I know I've mentioned this before - World Bread Day is coming up on October 16th and Zorra from Kochtopf is hosting an event to celebrate. Either bake or buy then blog about it by the 16th.
If you might be turned off with thoughts of yeast and all that kneading rigmarole - then this type of bread provides a solution. Why not make a soda bread?
Soda bread gets it's rise from the reaction between buttermilk and baking soda. When mixed together, the soda reacts with the lactic acid in the buttermilk to form carbon dioxide bubbles - these bubbles lift the bread. The one downside of this type of bread is it's short life - though it should be fine for a few days before becoming too dry. Ideally, it's best served warm or toasted.
This recipe comes from Marie Claire's Michele Cranston and her latest book Comfort: Real Simple Food. It provides a change from plain Soda bread and shows the versatility of the bread - the recipe easily open to substitutions in the type of nuts and flavourings used.
Seeded Orange Soda Bread
[Makes one 10x21cm / 4x8 inch loaf]
450 grams plain flour
1 heaped teaspoon baking soda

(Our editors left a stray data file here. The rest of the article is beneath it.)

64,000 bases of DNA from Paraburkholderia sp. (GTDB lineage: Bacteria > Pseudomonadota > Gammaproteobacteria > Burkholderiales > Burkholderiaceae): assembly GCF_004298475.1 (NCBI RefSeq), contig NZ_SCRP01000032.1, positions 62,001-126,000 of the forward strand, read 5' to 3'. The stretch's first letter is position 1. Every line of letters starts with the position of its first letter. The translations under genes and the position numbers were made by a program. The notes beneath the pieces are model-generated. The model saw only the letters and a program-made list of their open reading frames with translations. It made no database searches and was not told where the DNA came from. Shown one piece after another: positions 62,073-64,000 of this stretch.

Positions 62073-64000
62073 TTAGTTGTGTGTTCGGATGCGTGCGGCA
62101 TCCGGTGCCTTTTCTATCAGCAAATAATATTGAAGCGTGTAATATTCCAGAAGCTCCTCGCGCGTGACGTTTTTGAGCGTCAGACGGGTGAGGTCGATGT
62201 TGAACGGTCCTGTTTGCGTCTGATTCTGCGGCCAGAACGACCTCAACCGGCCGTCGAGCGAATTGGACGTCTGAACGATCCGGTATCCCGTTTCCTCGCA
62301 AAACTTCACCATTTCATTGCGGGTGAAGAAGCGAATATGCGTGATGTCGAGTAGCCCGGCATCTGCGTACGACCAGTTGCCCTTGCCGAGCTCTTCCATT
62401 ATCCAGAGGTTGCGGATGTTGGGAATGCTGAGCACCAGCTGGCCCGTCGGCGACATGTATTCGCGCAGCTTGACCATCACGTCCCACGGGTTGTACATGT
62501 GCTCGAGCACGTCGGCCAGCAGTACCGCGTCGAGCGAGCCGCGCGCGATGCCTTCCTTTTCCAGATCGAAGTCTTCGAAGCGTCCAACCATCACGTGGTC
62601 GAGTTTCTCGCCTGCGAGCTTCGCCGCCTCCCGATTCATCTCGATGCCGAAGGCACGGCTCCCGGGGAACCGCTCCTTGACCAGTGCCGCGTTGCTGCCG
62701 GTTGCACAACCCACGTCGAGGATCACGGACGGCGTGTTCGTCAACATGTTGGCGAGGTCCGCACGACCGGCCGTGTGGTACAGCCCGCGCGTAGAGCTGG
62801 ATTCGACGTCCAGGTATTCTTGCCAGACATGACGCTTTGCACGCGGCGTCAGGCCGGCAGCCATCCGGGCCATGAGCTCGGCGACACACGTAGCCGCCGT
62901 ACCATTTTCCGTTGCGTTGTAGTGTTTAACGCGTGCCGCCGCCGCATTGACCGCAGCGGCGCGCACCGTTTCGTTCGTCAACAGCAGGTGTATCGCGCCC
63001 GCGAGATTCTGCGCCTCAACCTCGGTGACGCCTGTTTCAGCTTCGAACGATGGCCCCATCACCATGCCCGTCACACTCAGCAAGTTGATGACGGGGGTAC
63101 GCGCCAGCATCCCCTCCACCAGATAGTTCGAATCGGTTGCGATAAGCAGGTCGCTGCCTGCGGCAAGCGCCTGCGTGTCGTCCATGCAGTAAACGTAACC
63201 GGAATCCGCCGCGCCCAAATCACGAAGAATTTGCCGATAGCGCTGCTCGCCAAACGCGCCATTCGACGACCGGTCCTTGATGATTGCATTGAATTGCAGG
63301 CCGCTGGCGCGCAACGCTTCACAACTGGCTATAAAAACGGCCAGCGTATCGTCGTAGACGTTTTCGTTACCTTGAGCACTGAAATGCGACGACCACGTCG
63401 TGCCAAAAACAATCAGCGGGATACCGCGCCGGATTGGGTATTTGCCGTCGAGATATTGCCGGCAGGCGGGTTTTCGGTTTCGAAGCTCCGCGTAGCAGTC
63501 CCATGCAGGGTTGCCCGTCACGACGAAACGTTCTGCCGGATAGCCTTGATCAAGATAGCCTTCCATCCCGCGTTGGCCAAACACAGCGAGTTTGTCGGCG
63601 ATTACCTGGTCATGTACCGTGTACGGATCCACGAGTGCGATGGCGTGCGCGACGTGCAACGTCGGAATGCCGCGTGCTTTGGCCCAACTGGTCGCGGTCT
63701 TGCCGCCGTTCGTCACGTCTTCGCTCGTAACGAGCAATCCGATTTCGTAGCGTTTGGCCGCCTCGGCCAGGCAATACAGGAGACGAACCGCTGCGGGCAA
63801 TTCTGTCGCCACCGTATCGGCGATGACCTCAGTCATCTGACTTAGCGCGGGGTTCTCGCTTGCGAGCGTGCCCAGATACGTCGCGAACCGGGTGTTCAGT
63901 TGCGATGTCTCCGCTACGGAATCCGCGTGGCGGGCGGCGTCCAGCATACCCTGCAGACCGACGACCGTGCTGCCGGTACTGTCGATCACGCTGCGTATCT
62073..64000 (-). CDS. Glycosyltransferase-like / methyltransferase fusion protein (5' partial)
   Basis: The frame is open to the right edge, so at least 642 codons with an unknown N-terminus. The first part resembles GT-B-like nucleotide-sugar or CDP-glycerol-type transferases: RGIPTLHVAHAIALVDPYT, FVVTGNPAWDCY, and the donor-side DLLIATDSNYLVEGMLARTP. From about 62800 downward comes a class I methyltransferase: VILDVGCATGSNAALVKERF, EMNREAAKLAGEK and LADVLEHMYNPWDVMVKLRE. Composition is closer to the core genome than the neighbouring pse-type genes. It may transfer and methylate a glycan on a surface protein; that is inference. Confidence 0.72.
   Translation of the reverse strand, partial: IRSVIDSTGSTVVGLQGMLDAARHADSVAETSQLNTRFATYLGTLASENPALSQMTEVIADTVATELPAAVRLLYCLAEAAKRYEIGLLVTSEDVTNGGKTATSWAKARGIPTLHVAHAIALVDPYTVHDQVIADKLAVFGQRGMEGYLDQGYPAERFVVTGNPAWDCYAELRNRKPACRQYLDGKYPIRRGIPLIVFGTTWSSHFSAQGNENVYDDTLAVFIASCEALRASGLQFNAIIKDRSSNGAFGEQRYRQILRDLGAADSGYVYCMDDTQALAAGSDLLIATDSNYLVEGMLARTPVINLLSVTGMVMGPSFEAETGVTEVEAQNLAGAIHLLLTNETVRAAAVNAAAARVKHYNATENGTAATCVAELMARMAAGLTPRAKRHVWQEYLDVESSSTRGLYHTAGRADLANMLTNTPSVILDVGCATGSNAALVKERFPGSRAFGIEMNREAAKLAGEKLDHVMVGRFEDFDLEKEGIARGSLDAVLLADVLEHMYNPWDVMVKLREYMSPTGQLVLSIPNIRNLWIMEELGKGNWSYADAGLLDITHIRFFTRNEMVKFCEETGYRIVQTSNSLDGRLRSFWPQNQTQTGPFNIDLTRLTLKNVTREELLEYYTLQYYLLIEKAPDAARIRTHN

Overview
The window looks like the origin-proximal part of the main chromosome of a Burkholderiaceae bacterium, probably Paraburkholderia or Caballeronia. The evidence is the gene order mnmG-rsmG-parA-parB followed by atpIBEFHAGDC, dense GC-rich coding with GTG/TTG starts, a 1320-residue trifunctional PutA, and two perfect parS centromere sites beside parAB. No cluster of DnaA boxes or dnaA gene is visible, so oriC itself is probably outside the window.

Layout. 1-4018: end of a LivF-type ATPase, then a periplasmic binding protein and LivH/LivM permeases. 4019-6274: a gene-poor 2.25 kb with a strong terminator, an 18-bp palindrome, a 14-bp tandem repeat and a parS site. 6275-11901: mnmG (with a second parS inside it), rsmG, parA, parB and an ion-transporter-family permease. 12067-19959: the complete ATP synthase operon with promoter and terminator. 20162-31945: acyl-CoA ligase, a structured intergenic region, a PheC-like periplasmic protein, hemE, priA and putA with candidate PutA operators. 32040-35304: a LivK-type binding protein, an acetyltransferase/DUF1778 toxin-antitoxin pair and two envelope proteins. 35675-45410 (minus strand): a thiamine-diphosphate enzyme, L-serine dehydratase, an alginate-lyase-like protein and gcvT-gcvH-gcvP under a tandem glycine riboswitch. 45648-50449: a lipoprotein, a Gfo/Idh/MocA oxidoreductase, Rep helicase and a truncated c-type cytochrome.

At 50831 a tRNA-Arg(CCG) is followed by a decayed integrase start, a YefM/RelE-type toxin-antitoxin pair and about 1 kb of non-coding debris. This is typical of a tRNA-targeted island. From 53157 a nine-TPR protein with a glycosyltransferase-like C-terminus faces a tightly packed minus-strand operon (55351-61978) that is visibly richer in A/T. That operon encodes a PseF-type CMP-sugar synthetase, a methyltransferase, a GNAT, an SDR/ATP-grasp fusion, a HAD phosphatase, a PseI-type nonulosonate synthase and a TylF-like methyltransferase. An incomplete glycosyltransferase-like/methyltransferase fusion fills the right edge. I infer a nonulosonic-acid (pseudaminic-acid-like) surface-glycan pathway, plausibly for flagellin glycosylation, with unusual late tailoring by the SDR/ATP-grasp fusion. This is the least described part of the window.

1 heaped teaspoon cream of tartar
2 tablespoons soft brown sugar
1 tablespoon finely grated orange zest
2 tablespoons sunflower seeds
2 tablespoons sesame seeds
2 tablespoons poppyseeds
500mls/2 cups buttermilk
2 tablespoons melted butter
Preheat oven to 200°C/390°F. Use some of the melted butter to butter (and flour) your bread pan. You will use the remaining butter later.
Sift the flour, baking soda and cream of tartar into a bowl, making sure they are well combined. Add the brown sugar, sunflower seeds, sesame seeds and orange zest. Stir to ensure they are well mixed through.
Make a well in the centre of the bowl and slowly pour in the buttermilk - stirring to draw in the dry ingredients, add more buttermilk when the mix starts to feel stiff. Once all the milk is adding you should have a pourable dough.
Scoop this dough into the prepared loaf pan, roughly flatten off the top. Pour over the remaining melted butter before placing it in the oven for 30 minutes.
Reduce the temperature to 150°C/300°F and cook for another 30 minutes or until cooked through (use a skewer to test and when it comes out clean when inserted into the centre of the loaf, the bread is cooked).
Place on a wire rack to cool. The melted butter gives it a wonderfully crunchy crust, very biscuity in texture.
Cut into thick slices and serve it warm with some honey or jam. Toast the next day for breakfast and serve with lashings of real butter.
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